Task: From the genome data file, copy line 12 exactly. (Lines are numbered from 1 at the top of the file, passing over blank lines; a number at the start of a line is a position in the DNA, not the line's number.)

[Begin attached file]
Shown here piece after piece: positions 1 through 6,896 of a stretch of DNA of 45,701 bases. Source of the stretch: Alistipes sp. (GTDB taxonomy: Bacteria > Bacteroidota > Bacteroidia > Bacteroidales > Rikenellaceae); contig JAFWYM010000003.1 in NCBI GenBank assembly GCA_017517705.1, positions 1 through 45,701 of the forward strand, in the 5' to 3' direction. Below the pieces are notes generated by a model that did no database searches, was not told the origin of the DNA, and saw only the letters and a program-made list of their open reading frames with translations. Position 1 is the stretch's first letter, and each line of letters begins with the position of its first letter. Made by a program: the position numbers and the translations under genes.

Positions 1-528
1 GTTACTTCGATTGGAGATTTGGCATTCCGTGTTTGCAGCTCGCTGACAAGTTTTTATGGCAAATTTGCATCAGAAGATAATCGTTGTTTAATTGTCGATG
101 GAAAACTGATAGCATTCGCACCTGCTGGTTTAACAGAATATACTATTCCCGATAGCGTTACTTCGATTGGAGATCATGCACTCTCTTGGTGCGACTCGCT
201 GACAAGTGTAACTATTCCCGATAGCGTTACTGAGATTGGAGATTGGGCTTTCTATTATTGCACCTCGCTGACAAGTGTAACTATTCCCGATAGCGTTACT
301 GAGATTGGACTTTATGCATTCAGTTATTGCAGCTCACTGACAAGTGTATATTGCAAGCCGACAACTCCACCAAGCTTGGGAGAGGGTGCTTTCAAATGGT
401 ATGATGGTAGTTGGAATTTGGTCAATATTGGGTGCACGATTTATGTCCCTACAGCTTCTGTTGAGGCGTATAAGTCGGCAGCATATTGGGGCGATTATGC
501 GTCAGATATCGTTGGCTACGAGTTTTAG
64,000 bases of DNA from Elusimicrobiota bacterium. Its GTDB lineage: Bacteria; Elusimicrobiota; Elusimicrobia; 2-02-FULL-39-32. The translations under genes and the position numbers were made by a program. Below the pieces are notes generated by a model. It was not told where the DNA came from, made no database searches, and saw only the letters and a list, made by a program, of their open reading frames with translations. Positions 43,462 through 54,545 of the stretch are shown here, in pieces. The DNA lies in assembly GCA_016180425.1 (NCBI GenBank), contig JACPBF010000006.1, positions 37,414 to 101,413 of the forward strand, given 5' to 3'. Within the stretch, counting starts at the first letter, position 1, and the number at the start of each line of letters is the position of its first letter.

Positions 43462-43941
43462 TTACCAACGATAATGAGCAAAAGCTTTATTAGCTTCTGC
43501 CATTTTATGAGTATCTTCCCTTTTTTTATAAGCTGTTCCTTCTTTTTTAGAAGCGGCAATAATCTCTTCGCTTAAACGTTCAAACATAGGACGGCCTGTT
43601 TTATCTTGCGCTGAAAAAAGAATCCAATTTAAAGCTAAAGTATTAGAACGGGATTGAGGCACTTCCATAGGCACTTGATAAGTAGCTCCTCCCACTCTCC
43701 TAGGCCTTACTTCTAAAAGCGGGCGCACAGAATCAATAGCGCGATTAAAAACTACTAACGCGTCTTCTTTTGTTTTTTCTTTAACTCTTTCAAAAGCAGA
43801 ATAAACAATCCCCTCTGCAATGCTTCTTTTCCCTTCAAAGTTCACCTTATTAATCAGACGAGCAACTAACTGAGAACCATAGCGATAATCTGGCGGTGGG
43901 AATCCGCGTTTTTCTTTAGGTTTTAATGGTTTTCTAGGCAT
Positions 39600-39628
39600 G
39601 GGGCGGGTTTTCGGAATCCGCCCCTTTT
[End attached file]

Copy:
43501 CATTTTATGAGTATCTTCCCTTTTTTTATAAGCTGTTCCTTCTTTTTTAGAAGCGGCAATAATCTCTTCGCTTAAACGTTCAAACATAGGACGGCCTGTT